• Announcements

    • Forum Posts, Moderating, Reporting, etc.   12/20/2016

      The Report function of the forum works well. If you see someone acting up, acting out, or just being an okole, use the Report function. It works! I have it set up so it not only sends me an email, but that email is then marked with a flag, and get's put to the top of my email list. I will try to access/look at the report/topic as soon as possible, but remember, I'm on a six hour time delay, and other mods not only have a life, but a real job as well.  k den
Sign in to follow this  
Followers 0

daily driver weathering

6 posts in this topic

Posted

I plan on doing a shop truck and would like to to try out a little weathering. I'm going for a daily driver look a truck that's used hard everyday but is well taken care of. just simple stuff I guess. What would I need, and how do I go about weathering?

Share this post


Link to post
Share on other sites

Posted

Harold, with weathering you can go from mild to wild in one fell swoop of the airbrush or rattlecan. Subtle is always better!

Also, the little details go a long ways . . . a torn seat, oily engine, some dust, some rust streaks . . . etc., etc., etc., just have fun and enjoy the process.

Share this post


Link to post
Share on other sites

Posted (edited)

do a google search for rusty truck :) You'll see lots of ideas for subtle weathering. Then, buy Cranky's book! :)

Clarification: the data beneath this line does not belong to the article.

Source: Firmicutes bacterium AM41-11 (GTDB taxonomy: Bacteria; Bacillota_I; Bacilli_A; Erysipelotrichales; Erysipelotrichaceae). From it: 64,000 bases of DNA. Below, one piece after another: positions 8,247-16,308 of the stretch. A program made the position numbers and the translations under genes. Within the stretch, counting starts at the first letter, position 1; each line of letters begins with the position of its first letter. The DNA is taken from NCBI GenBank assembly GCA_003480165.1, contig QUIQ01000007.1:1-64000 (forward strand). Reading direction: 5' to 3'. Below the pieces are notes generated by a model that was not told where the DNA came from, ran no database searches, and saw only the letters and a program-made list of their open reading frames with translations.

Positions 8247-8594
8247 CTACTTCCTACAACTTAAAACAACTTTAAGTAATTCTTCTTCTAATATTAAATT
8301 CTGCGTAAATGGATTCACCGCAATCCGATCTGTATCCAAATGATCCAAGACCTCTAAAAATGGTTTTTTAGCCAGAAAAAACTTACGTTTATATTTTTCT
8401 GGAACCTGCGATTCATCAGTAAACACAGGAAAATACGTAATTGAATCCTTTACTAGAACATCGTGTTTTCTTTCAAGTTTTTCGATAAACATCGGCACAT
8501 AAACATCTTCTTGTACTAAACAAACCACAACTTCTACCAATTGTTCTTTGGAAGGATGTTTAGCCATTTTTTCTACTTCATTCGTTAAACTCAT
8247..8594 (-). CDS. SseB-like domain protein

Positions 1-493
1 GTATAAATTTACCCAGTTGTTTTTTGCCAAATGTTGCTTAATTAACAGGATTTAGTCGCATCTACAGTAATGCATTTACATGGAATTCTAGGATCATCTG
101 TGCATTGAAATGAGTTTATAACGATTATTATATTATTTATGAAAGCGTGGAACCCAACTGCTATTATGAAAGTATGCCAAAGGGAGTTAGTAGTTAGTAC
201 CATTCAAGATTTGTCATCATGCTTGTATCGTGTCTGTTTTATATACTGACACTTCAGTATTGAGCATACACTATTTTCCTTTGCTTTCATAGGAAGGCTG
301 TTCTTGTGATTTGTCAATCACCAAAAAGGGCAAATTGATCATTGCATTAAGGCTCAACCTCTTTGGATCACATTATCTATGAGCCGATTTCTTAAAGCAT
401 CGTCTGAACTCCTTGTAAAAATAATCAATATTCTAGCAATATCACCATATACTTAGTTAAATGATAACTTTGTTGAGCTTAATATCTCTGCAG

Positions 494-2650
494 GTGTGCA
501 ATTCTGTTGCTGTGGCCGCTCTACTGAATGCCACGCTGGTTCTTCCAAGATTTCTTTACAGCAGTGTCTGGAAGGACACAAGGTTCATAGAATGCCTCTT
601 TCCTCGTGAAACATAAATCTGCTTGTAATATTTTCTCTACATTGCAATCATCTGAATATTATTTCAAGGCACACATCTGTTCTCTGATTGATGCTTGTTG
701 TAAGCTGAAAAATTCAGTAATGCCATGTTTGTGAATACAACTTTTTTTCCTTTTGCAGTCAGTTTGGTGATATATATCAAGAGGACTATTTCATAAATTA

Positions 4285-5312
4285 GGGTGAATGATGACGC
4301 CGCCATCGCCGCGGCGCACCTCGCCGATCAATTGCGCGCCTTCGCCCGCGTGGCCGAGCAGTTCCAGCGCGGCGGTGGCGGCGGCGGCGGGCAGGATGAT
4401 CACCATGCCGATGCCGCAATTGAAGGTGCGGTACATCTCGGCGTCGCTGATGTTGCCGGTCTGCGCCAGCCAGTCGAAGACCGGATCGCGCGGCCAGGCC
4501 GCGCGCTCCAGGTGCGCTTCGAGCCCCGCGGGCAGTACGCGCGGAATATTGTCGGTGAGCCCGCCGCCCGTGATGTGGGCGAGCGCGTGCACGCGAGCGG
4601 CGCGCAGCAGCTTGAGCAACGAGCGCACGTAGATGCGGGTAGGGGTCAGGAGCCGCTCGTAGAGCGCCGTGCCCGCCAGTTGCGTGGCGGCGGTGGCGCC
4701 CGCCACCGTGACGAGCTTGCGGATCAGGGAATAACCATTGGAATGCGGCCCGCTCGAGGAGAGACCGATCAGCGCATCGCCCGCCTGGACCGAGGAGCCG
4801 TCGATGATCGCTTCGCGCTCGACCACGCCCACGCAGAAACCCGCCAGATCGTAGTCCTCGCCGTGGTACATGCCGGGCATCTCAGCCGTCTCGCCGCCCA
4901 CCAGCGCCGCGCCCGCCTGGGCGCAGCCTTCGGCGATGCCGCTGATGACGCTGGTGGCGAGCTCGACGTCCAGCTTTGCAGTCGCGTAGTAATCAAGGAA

Edited by Foxer

Share this post


Link to post
Share on other sites

Posted

Some washes of acrylic craft paints are a great place to start and very forgiving if you over-do it. Add some baking soda to the wet paints if you want some texture for wheel well dirt accumulation and/or rust.

Share this post


Link to post
Share on other sites

Posted

A very good place to start would be to have camera in hand, look for "weathered" vehicles. Take the time to see just how road grime gets on a car or pickup, With winter coming in another 6-8 weeks in the northern states of the US, such observations should be easy to make,

Art

Share this post


Link to post
Share on other sites

Posted

Sometimes it's the little details that will make it a good candidate. A torn seat, a little fogged paint around the inside of the windshield. A change in panel color . . .say a panel done in primer, etc . . . but yes, your best bet is to drive around with your camera, like Art suggests, and take photos of real ones you see.

Share this post


Link to post
Share on other sites

Create an account or sign in to comment

You need to be a member in order to leave a comment

Create an account

Sign up for a new account in our community. It's easy!


Register a new account

Sign in

Already have an account? Sign in here.


Sign In Now
Sign in to follow this  
Followers 0